What is the pronunciation of æ? [duplicate]

I've been scouring the internet for this and I'm pretty sure it's an /ɛ/ or /ei/ but I've also seen it pronounced as a long /i/ (as in beat) or as a weird /aeo/.
0
votes
0answers
296 views

Is “I” (as in lie, buy, try) not a natural vowel?

Looking through the audio samples of vowel sounds on Wikipedia (https://en.wikipedia.org/wiki/Vowel#Audio_samples), none of them sound like "I." I can find A, E, O, and U though. Is the "I" sound ...
0
votes
1answer
231 views

Where did the pronunciation of “knowledge” as “now-ledge” come from?

My father, was an educated, scholarly American gentleman raised in Colorado. He spoke, read and wrote in English and German, and could read and write in Greek, Latin and Hebrew. He always pronounced ...
1
vote
0answers
17 views

in a SMB environment <or> in an SMB environment [duplicate]

SMB stands for small to midsize business. If I was using 'SMB' on my resume, what would be more appropriate to use before 'SMB'. in a SMB environment or in an SMB environment How do I know how the ...
0
votes
1answer
2k views

Should the word A or An be used for this statement? [duplicate]

I am trying to create a letter and before hand I need to know rather or not to use a or an for a specific sentence. I know that U is a vowel, but because of the way the sentence sounds I re-framed ...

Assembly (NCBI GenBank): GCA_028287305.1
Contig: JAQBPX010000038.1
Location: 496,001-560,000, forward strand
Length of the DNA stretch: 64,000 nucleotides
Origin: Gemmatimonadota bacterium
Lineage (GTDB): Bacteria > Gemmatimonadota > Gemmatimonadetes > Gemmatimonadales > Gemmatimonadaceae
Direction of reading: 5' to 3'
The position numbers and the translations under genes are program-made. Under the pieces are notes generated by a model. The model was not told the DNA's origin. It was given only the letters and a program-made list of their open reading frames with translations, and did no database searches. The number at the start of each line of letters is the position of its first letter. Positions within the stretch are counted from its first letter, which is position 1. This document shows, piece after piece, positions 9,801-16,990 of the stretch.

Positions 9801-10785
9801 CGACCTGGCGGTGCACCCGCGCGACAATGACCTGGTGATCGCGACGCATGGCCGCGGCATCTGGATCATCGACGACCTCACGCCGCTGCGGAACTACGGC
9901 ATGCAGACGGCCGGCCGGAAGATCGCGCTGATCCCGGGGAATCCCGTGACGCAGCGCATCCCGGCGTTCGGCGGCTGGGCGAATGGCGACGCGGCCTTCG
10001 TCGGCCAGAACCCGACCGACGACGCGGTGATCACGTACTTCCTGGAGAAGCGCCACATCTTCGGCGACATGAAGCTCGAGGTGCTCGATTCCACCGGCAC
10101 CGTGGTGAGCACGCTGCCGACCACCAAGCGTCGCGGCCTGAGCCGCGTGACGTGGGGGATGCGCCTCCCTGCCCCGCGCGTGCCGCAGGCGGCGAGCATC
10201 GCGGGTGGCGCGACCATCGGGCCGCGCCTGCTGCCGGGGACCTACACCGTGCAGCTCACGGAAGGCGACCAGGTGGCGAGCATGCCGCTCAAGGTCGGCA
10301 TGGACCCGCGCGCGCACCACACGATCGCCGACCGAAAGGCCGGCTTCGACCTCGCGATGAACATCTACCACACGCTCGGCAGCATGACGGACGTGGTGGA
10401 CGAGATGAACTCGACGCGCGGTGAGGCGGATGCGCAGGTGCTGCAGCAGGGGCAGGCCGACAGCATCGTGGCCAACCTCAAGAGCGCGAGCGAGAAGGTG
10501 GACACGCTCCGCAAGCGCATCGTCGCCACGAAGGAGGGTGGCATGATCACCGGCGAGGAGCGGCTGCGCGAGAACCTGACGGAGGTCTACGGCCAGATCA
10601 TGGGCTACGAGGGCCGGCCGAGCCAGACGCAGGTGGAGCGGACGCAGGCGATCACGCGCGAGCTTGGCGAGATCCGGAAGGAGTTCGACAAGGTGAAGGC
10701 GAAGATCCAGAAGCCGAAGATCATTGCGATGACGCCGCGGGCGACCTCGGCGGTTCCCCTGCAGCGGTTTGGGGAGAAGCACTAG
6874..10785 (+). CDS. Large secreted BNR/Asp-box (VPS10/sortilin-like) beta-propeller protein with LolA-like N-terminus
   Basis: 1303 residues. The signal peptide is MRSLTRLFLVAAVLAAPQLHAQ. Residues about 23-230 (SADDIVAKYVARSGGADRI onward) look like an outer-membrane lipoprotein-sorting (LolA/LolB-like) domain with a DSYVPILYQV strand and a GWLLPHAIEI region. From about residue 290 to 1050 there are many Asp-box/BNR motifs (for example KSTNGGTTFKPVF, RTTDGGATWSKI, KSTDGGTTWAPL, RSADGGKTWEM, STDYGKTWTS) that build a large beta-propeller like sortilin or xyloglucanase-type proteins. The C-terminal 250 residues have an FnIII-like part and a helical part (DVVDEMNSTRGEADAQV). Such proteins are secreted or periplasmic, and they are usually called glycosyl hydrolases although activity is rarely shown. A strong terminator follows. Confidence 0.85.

1
vote
2answers
491 views

What effect do neighboring vowel-letters have on the pronunciation of the letters “sc” in a word?

Consider these words, with standard pronunciations from Oxford Dictionaries Online using in the worldwide-standard International Phonetic Alphabet: conscious, pronounced /ˈkɒnʃəs/ eschew, pronounced /...
1
vote
0answers
192 views

When sound is reduced, does how to identify syllables change?

I would like to ask how many syllables are counted in natives' minds in an occasion where reduction happens. When "and" is reduced into 'n', its syllable nucleus is lost, and, for example in this ...
0
votes
1answer
377 views

Why is “an” used for nouns that start with a vowel sound [closed]

When a noun starts with a vowel sound, one uses "an" instead of "a". That is reasonable since otherwise the vowels would get mixed. The question is why did they "pick" "an"? There are 21 consenants ...
0
votes
2answers
936 views

Pronunciation and transcription of the vowel in “fear”, “dear”, “near” etc

I wonder, words like fear, dear, near and so on have long e in pronunciation, and it should be transcribed as /i:/, but I've found it transcribed as short /ɪ/. Why is that?
11
votes
2answers
526 views

Did the non-standard pronunciation of “gold” as “goold” come from an Old English sound change?

John Walker in his Critical Pronunciation Dictionary (1791) transcribes the pronunciation of the word “gold” as go¹ld, or go²o²ld which in modern transcription equates to /goʊld/ or /guːld/. He ...
1
vote
1answer
788 views

Rule for the pronunciation of the letter O as /ʌ/ vs. /ɒ/

If the letter o in a word is pronounced as a monophthong, it will fall into two types: pronounced as /ʌ/ as in color ("/kʌlə/") pronounced as /ɒ/ as in lock ("/lɒk/") What I would like to ask is ...
3
votes
1answer
422 views

Vowel in “-ang” and “-ank” Words: Pronunciation and Dictionary Transcription

Has anyone found the vowel in "-ang" and "-ank" words transcribed differently than /æ/? The sound, to my ear, is not the same as the /æ/ sound in words like "ran." I hear the vowel as closer to /eI/ ...